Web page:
Moosehead Cracked Canoe Beer

canoe beerI discovered this beer last week while making my monthly shopping for beer I haven’t tried before, and the main reason why I bought it was because it came with a free umbrella. Yeah. An Umbrella.

Moosehead Cracked Canoe Beer is a “premium” beer, meaning it’s expensive, although I didn’t think it was too much so.

My review: it’s OK. A light lager that hits the spot on a hot day.

I found a YouTube review of it, which appears to be shot in a bathroom:

Moosehead is a well known company in Atlantic Canada, famous for their beer of the same name.

(I’m not linking to the Moosehead corporate website because it’s all annoying Flash.)

R.I.P. Extra Old Stock

I just heard that Molson has stopped making Extra Old Stock beer. It used to be a favourite of under-age drinkers in Newfoundland because of it’s slightly higher alcohol content (6%). But not any more. Molson had to kill it because it’s no longer profitable. This will be a sad day for many Newfoundlanders. I know how attached some people are to their beer. Whatever remaining stock is likely to be sold out before the end of the month, so get it while you can. The Molson brewery in St. John’s, Newfoundland, was the last place in Canada to brew Extra Old Stock.

Water, Malted barley, Hops, Yeast, And Betaglucanase

girl drinking big ole mug of beerWhat exactly is in your beer?:

Fancy a refreshing pint of betaglucanase? Or maybe a thirst-quenching glass of propylene glycol alginate? These chemicals do not sound remotely appealing. But if you have ever had a pint of cheap lager or ale, it is likely that you have sampled both of them.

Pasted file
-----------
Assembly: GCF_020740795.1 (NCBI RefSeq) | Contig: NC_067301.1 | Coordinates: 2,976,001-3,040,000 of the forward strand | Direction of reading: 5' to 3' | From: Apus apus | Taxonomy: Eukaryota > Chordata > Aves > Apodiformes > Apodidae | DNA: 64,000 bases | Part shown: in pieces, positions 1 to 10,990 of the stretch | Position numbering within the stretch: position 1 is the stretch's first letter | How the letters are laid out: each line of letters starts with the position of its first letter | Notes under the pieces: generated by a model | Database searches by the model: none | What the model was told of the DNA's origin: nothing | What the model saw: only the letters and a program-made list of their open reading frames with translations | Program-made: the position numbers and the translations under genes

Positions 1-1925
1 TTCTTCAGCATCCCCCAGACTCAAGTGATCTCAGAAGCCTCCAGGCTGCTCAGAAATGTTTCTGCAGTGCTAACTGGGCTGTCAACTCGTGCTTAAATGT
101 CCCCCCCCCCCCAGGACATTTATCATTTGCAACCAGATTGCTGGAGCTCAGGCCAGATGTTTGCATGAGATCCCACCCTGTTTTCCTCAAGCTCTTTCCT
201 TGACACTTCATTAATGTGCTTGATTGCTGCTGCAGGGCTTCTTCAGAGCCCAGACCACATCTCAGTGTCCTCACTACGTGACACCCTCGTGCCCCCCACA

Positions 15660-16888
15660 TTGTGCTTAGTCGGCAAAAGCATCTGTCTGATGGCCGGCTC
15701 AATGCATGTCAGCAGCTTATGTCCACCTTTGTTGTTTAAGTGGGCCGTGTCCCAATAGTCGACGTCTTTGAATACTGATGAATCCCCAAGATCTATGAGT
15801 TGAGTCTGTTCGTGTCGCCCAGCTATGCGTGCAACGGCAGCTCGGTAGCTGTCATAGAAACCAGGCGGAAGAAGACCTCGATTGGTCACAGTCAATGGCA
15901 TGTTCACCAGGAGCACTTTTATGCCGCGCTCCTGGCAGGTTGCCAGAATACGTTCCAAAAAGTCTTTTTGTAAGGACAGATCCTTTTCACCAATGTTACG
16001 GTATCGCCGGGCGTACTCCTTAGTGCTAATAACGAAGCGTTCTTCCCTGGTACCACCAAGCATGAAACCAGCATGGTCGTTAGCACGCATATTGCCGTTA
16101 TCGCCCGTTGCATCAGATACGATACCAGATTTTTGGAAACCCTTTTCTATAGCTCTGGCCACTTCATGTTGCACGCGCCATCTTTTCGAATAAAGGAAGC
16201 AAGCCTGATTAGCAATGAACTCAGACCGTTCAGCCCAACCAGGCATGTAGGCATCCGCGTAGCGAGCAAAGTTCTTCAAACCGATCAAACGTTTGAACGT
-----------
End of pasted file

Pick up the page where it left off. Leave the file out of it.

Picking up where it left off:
I don’t understand why alcoholic beverages are exempt from listing their ingredients, although it would damper my enthusiasm to see caramel listed in my scotch (it’s used for colour, I read).

Germans, however, are purists:

Ever since the German Purity Law or Reinheitsgebot of 1516, beers in Germany can only legally be produced using the core ingredients of water, hops, yeast and malted barley or wheat. Forget chemicals; German brewers are not even allowed to add sugar or lesser grains such as maize or rice.

(via Fark.com)

Beer Countdown

beer clock firefox extensionBeer o’clock – The Firefox extension:

Here’s how it works – set your office beer oclock time and choose the frequency of notification – for example, every 2 hours. A small beer icon appears in the status bar of your browser. Every 2 hours a message is displayed next to the icon with the message “34 hours, 30 minutes ’till beer o’clock”. Splendid.

Finally, a useful Firefox extension.